SANDYS, Henry (c.1607-1640), of Northbourne, Kent.

Published in The History of Parliament: the House of Commons 1604-1629, ed. Andrew Thrush and John P. Ferris, 2010
Available from Cambridge University Press



Family and Education

b. c.1607, 1st s. of Sir Edwin Sandys* of Northbourne and his 4th w. Katherine, da. of Sir Richard Bulkeley* of Anglesey. educ. Wadham, Oxf. 1621, aged 14, BA 1624; G. Inn 1627. m. Margaret, da. of Sir William Hammond of St. Albans, Nonington, Kent, 1s. d.v.p.1 suc. fa. 1629;2 admon. 28 July 1640.3

Offices Held

Member, Virg. Co. 1623-4, Somers Is. Co. 1629-d.4

Commr. sewers, Kent 1639-d.5


Sandys was still a minor, barely out of university, when he was elected to Parliament at Mitchell in 1625 after failing to secure a seat at Sandwich, the borough closest to Northbourne. On 8 Apr. the lord warden of the Cinque Ports, the duke of Buckingham, wrote on his behalf to the electors of Sandwich at the behest of Sandys’s father, Sir Edwin, who was then one of the duke’s clients.6 However, although Sir Edwin had himself sat for Sandwich in 1621, Buckingham by custom exercised patronage over only one of the borough’s seats, which he had already filled.7 This may explain why Sandys did not await the outcome of the Sandwich election on 5 May before seeking an alternative seat at Mitchell, where he was returned on 25 April. As that borough’s other MP, Sir John Smythe II, had been elected five days earlier, it seems that a place was kept open for Sandys, perhaps at the duke’s request. Buckingham is thought to have intervened in several Cornish elections in 1625, although firm evidence is lacking at Mitchell itself.8 In view of his extreme youthfulness, it is scarcely surprising that Sandys does not feature in the records of the 1625 Parliament. Although he set out for the Oxford sitting, he turned back after hearing a false report of its adjournment.9 He seems never to have stood for election again.

The course of Sandys’s adult life was largely dictated by his disastrous inheritance. Although Sir Edwin provided his heir with shares in the Virginia Company, he did so only shortly before its collapse. Sandys was also left stock in the Somers Island Company, but any profits were more than offset by his father’s debts, which by 1629 ran to many thousands of pounds. Sir Edwin specified in his will that the bulk of the profits from his estate should be used to pay off his debts until 1633.10 However, this forced Sandys to borrow to survive, placing an additional drain on the estate’s resources. When he finally gained full control over his inheritance, following his mother’s death in 1634, many of Sir Edwin’s debts remained unsettled.11 Sandys consequently invoked a clause in his father’s will which permitted him to delay the release of minor portions of the estate to his younger brothers and sisters. This decision precipitated a family rift, and in 1638 his brother Edwin resorted to litigation. However, as Sir Edwin’s debts still stood at £1,800, Chancery largely upheld the existing arrangements.12

When he drew up his own will in 1637 Sandys, like his father, made provision for his executors to retain certain profits while his debts were cleared. He evidently did not trust Edwin, the next male heir, to abide by his wishes, for the executorship went to a younger brother, Richard, while Northbourne and other major properties were left to Sandys’s widow for life rather than directly to Edwin, in partial contravention of Sir Edwin’s will.13 By the time he died in London in July 1640, Sandys owed his creditors more than £8,000, over and above the debts inherited from his father. More than half of this amount consisted of bonds incurred through defaulting on loans, but Sandys had also failed to meet routine household expenses including an apothecary’s bill presented shortly before his death. Edwin subsequently went to law again to defend his interests, but he also took matters into his own hands. In a manner foreshadowing his raids on Kent’s royalists at the start of the Civil War, he descended on Northbourne in the autumn of 1640 with an armed gang, and Richard found himself evicted at gunpoint. Despite never regaining possession of Northbourne, Richard claimed to have settled Sandys’s debts by 1647, though it is unclear how many of his legacies, such as the £40 left for ‘beautifying’ Northbourne church, were finally paid.14 No other member of this branch of the Sandys family subsequently sat in Parliament.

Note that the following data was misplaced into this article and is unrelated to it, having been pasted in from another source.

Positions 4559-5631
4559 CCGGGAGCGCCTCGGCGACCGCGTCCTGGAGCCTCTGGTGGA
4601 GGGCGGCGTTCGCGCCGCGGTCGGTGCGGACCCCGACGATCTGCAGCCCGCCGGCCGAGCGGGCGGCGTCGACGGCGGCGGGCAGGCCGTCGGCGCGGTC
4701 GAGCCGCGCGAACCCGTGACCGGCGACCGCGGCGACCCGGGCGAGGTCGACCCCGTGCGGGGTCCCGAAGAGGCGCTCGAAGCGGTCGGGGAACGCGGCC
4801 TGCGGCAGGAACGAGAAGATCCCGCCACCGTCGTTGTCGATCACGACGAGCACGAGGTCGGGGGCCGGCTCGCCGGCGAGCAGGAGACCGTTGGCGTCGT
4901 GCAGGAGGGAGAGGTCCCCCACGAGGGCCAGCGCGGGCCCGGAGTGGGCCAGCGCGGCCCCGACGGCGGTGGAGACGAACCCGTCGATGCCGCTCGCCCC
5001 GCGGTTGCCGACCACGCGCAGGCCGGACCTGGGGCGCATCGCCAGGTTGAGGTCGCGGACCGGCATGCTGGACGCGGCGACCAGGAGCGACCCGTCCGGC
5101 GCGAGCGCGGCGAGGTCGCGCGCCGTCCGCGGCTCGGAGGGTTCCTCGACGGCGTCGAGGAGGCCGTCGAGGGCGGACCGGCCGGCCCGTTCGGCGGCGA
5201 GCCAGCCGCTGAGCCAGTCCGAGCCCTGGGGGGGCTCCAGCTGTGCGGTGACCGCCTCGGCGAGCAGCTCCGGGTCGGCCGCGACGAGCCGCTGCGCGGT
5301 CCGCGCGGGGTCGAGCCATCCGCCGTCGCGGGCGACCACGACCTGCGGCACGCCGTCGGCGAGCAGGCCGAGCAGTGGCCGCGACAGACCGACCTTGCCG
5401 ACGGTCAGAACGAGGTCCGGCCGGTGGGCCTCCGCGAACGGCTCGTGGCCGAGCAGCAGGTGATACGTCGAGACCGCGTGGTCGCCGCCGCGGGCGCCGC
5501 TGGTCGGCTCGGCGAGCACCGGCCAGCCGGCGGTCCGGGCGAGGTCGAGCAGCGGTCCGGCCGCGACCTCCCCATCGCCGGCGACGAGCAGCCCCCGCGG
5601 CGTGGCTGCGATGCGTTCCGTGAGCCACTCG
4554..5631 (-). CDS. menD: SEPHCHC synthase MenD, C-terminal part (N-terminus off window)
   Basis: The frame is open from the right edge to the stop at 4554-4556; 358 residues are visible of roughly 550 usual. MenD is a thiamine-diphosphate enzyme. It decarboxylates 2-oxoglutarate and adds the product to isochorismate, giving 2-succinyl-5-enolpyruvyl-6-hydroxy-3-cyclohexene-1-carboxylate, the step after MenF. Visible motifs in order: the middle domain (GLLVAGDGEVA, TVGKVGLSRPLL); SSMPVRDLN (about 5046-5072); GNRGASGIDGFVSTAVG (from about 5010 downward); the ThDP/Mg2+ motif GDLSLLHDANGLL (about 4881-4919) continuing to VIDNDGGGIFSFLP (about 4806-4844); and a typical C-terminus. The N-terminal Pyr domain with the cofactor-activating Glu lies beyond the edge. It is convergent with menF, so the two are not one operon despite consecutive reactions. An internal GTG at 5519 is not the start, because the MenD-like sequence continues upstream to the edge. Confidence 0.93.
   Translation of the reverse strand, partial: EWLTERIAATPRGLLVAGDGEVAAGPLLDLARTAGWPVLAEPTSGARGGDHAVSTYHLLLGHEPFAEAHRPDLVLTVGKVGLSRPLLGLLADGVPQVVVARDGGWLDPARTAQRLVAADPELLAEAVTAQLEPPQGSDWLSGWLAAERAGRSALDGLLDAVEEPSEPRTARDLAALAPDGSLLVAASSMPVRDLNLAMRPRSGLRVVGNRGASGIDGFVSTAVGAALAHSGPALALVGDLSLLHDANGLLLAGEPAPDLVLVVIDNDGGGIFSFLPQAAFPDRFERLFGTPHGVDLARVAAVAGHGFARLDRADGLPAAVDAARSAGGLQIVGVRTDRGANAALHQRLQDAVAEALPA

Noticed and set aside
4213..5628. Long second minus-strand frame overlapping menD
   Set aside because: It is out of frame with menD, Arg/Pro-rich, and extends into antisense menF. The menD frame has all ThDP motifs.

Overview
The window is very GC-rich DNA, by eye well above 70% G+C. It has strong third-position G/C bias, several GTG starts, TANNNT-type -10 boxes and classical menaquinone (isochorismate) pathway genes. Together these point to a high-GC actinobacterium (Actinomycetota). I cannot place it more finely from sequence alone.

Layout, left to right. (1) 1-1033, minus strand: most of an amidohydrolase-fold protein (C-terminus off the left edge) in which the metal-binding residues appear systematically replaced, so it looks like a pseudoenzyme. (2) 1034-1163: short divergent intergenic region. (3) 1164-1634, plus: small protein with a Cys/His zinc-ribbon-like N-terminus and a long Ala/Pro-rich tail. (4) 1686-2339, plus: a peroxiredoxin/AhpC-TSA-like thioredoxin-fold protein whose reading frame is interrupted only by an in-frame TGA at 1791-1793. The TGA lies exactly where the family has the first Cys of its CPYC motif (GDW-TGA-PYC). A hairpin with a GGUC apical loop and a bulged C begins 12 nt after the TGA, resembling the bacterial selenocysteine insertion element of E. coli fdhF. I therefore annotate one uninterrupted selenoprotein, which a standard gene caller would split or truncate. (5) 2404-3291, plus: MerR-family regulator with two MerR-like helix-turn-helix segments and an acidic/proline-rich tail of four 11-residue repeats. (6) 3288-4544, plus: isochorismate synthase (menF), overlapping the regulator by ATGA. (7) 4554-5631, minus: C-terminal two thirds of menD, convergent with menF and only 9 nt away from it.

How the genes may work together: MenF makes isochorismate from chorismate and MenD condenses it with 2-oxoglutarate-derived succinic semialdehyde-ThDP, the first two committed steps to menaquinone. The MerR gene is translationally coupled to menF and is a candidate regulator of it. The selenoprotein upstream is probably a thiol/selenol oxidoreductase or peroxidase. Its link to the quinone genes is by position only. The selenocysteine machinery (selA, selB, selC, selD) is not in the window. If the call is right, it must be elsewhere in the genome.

Ref Volumes: 1604-1629

Author: Paul Hunneyball


PROB 11/183, f. 347.

  • 1. Vis. Kent (Harl. Soc. xlii), 47, 148; Al Ox.; GI Admiss.
  • 2. PROB 11/156, f. 199.
  • 3. PROB 11/183, f. 348.
  • 4. Recs. Virg. Co. ed. S.M. Kingsbury, iii. 66; PROB 11/156, f. 198; 11/183, f. 347v.
  • 5. C181/5, f. 199.
  • 6. Add. 37819, f. 11v. Buckingham’s letter does not specify his candidate’s first name, but given Sandys’s extreme youth it can scarcely have been his yr. bro. Edwin, as Gruenfelder claims: J.K. Gruenfelder, ‘Lord Wardens and Elections’, JBS, xvi. 23.
  • 7. Gruenfelder, JBS, xvi. 11, 15.
  • 8. C219/39/43, 65; J.K. Gruenfelder, Influence in Early Stuart Elections, 147. Procs. 1625, p. 693 states incorrectly that Buckingham’s letter was sent to the electors of Mitchell. The ms does not specify the addressees, but the identification with Sandwich is clear from internal evidence.
  • 9. Magdalene Coll. Camb. Ferrar pprs. Sir Edwin Sandys to Nicholas Ferrar, 23 Dec. 1625.
  • 10. PROB 11/156, ff. 196-8v.
  • 11. C2/Chas.I/S125/29; PROB 11/183, f. 347v.
  • 12. PROB 11/156, f. 197v; C2/Chas.I/S125/29; 2/Chas.I/S35/56.
  • 13. PROB 11/183, ff. 347-8; C2/Chas.I/S64/28.
  • 14. C2/Chas.I/S35/56; S8/27; 2/Chas.I/S42/48; 2/Chas.I/S68/49; H.F. Abell, Kent and Gt. Civil War, 69-87; PROB 11/183, f. 347.